Tue, 31/05/2011 - 13:00

It's been some time since X made me hate computing, but it happened again today (well, yesterday into the early hours of today, actually.

I got the stupid idea to upgrade to squeeze from lenny yesterday. I was at work, but it was actually a holiday in the USA, and I figured it would be a good time to do some sysadmin work instead of my usual work.

I admittedly had some things to fix that were my fault: I had backports and other mess installed, but upon removing, the upgrade itself was more-or-less smooth. I faced only a minor problem with my MD device for /boot not starting properly, but the upgrade warned me that I needed to switch to properly using the UUIDs for my RAID arrays, and once I corrected that, all booted fine, even with GRUB2 on my old hardware.

Thu, 26/05/2011 - 18:15

Brett Smith of the FSF has announced a new tutorial available on the GNU website that gives advice about picking a license for your project.

I'm glad that Brett wrote this tutorial. My typical answer when someone asks me which license to chose is to say: Use AGPLv3-or-later unless you can think of a good reason not to. That's a glib answer that is rarely helpful to questioner. Brett's article is much better and more useful.

Thu, 19/05/2011 - 20:15

I'm grateful to Brian Proffitt for clarifying some of these confusions about Android licensing. In particular, I'm glad I'm not the only one who has cleared up the confusions that Edward J. Naughton keeps spreading regarding the GPL.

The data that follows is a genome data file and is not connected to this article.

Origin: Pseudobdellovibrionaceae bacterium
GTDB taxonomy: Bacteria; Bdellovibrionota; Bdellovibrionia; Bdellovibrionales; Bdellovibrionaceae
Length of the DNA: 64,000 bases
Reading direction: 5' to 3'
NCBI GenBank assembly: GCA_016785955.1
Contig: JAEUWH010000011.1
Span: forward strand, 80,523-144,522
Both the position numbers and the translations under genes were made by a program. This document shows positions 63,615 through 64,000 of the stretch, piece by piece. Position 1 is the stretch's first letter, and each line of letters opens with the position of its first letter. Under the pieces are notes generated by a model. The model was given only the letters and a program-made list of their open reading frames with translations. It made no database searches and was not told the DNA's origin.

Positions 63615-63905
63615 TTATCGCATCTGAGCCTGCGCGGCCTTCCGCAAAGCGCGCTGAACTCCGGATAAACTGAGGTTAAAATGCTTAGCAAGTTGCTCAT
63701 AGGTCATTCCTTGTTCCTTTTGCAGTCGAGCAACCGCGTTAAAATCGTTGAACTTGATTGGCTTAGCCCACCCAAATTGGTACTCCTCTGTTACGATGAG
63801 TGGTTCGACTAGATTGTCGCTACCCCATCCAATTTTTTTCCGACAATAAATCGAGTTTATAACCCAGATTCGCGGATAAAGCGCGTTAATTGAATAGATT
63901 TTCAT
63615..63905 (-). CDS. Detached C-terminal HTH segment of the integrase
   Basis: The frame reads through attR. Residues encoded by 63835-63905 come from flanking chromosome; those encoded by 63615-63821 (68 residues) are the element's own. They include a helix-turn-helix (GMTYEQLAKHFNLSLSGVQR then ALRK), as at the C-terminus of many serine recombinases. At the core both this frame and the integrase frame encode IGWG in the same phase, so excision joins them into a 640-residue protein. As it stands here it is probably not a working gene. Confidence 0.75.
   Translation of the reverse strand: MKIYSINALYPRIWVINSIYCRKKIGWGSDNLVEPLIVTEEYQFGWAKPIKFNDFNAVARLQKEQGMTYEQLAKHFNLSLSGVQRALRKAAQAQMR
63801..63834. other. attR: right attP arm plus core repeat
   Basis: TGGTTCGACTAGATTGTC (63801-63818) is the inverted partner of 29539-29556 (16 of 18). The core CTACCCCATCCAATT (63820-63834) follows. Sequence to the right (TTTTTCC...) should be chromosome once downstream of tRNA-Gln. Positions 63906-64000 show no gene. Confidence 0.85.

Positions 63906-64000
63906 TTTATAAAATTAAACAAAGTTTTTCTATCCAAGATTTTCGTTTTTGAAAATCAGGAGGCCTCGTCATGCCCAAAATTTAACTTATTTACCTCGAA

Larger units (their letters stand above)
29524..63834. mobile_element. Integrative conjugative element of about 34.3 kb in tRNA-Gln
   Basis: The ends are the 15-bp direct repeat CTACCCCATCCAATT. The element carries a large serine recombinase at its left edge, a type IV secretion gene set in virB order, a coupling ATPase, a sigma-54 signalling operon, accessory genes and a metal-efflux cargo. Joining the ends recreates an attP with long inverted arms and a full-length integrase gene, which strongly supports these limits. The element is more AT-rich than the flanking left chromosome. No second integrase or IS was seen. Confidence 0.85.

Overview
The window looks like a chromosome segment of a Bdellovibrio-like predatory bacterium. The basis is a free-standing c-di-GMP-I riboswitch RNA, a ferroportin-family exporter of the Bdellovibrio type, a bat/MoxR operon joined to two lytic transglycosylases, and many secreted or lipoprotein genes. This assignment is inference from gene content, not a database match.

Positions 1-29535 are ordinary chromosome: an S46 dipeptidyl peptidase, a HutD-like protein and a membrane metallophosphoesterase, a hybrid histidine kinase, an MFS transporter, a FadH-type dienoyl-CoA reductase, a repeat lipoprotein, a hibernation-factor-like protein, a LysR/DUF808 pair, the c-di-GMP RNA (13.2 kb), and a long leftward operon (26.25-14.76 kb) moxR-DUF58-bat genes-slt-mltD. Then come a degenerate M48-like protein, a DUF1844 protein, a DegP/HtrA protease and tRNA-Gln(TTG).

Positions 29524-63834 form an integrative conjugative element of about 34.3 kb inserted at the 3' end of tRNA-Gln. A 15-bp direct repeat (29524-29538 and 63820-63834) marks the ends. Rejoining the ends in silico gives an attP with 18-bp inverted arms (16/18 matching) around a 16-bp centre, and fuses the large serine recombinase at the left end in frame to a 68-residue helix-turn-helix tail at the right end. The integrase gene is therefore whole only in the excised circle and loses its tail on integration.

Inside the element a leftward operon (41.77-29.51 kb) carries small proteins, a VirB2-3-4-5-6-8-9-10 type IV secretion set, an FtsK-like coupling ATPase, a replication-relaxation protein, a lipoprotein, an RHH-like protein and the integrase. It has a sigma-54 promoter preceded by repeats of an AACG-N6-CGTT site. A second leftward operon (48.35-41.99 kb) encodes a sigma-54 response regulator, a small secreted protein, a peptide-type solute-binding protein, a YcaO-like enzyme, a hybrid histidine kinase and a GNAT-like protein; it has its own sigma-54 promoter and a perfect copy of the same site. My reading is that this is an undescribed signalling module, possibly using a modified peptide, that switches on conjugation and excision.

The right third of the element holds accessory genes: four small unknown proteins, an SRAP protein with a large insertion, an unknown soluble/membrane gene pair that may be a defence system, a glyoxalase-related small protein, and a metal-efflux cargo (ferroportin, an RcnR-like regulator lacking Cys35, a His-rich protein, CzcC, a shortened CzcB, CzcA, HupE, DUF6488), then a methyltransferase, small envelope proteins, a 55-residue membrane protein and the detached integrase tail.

I noted that Naughton even commented on Proffitt's article; the comment spreads even more confusion about the GPL. In particular, Naughton claims that most BusyBox GPL violations are on unmodified versions of BusyBox. That's just absolutely false, if for no other reason that a binary is a modified version of the source code in the first place, and nearly all BusyBox GPL violations involve a binary-only version distributed without any source (nor an offer therefor).

Wed, 18/05/2011 - 17:30

I just returned a few days ago to the USA after one week in Germany. I visited Göttingen for my keynote at Samba XP (which I already blogged about). Attending Samba XP was an excellent experience, and I thank SerNet for sponsoring my trip there. Since going full-time at Conservancy last year, I have been trying to visit the conferences of each of Conservancy's member projects. It will probably take me years to do this, but given that Samba is one of Conservancy's charter members, it's good that I have finally visited Samba's annual conference. It was even better that they asked me to give a keynote talk at Samba XP.